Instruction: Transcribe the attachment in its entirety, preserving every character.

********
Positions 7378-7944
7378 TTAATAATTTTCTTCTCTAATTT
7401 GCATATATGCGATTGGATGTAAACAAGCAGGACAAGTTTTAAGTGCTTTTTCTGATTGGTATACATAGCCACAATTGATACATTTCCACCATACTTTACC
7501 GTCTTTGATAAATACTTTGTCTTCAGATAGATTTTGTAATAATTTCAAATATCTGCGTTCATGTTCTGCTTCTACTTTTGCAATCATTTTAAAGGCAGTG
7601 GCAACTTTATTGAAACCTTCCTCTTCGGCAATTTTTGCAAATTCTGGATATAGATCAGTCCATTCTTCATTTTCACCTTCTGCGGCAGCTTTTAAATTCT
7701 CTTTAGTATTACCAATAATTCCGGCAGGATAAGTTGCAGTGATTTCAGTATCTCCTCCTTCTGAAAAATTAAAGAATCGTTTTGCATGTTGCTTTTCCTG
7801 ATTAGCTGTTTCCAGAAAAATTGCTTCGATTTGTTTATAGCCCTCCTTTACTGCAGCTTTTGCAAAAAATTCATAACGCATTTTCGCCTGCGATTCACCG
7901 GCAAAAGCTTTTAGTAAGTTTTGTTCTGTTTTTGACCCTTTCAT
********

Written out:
Positions 7378-7944
7378 TTAATAATTTTCTTCTCTAATTT
7401 GCATATATGCGATTGGATGTAAACAAGCAGGACAAGTTTTAAGTGCTTTTTCTGATTGGTATACATAGCCACAATTGATACATTTCCACCATACTTTACC
7501 GTCTTTGATAAATACTTTGTCTTCAGATAGATTTTGTAATAATTTCAAATATCTGCGTTCATGTTCTGCTTCTACTTTTGCAATCATTTTAAAGGCAGTG
7601 GCAACTTTATTGAAACCTTCCTCTTCGGCAATTTTTGCAAATTCTGGATATAGATCAGTCCATTCTTCATTTTCACCTTCTGCGGCAGCTTTTAAATTCT
7701 CTTTAGTATTACCAATAATTCCGGCAGGATAAGTTGCAGTGATTTCAGTATCTCCTCCTTCTGAAAAATTAAAGAATCGTTTTGCATGTTGCTTTTCCTG
7801 ATTAGCTGTTTCCAGAAAAATTGCTTCGATTTGTTTATAGCCCTCCTTTACTGCAGCTTTTGCAAAAAATTCATAACGCATTTTCGCCTGCGATTCACCG
7901 GCAAAAGCTTTTAGTAAGTTTTGTTCTGTTTTTGACCCTTTCAT